Grocery shopping in developing markets
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The global financial crisis has brought into sharper focus the long-term shift in economic power towards the developing world. Global consumer product companies are embracing this underlying trend and ...
The global financial crisis has brought into sharper focus the long-term shift in economic power towards the developing world. Global consumer product companies are embracing this underlying trend and the mantra of reaching the next one billion customers in emerging markets.
To help companies turn their ambitions into reality, we've conducted a research project to understand the differences in shopping behaviour around the world. The research also highlights some of the issues western consumer product companies and grocers should consider, before launching in developing markets.
The study consisted of 5,375 consumers in the UK, US, Brazil, China, India and Nigeria. All questions were asked through a survey taken via the mobile Internet and we used our own panel of respondents.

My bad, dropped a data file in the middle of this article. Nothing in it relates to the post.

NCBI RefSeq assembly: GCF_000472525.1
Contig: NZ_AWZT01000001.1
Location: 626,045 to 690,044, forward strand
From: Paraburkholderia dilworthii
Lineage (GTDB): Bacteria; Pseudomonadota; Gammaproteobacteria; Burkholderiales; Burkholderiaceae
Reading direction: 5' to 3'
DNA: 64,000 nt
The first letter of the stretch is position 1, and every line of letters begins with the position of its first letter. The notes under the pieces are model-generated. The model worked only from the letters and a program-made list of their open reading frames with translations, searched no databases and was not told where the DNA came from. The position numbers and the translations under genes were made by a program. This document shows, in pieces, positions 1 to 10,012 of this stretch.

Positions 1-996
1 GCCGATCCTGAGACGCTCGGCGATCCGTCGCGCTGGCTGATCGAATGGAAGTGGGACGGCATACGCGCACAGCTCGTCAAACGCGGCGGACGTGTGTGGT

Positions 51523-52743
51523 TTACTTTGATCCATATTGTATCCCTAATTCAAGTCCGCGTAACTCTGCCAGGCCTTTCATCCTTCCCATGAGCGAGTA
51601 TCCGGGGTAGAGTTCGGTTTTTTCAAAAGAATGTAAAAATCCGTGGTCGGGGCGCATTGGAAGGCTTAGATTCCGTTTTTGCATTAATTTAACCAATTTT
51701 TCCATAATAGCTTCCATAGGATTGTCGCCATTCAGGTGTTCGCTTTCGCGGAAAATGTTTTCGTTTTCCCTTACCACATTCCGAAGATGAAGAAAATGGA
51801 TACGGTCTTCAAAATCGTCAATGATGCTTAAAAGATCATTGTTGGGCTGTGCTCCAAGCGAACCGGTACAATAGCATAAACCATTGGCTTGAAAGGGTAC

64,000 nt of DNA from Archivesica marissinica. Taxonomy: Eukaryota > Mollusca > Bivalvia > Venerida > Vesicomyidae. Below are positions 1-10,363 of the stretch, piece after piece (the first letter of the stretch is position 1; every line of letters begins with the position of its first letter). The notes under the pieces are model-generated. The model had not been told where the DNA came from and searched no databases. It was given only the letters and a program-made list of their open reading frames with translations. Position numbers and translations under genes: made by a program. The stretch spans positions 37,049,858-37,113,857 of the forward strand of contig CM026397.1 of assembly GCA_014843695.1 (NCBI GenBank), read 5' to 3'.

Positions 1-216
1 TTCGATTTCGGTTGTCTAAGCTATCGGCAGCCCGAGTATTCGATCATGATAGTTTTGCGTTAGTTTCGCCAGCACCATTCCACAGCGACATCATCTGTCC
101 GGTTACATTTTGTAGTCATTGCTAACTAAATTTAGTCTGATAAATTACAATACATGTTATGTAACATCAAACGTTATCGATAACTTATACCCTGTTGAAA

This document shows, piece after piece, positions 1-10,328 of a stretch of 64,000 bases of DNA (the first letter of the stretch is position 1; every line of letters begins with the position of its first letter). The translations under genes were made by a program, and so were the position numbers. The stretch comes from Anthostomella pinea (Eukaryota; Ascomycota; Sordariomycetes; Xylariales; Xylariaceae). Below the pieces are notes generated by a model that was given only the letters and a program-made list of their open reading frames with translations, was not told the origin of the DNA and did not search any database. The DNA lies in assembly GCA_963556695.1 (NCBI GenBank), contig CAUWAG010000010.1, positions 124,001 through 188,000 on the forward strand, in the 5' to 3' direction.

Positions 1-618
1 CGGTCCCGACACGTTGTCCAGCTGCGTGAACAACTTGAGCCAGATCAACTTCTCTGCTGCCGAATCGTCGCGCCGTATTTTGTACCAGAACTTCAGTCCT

Key considerations for developing markets:
In developing markets people are more inclined to use public transport or walk, therefore smaller sized products and low cost basket sizes will have more appeal.
Local brands and stores should not be underestimated - shopkeepers are the gatekeepers and even the best conceived consumer strategies need their support to succeed.
Setting up shop in close proximity to where people live is a critical success factor, as is having access to a local distribution network. To give the data a human perspective we also asked respondents to take a picture on their mobile of their main grocery store, the transportation they use to get to the store and their grocery shopping.
The images provide a stark contrast in lifestyles around the world.
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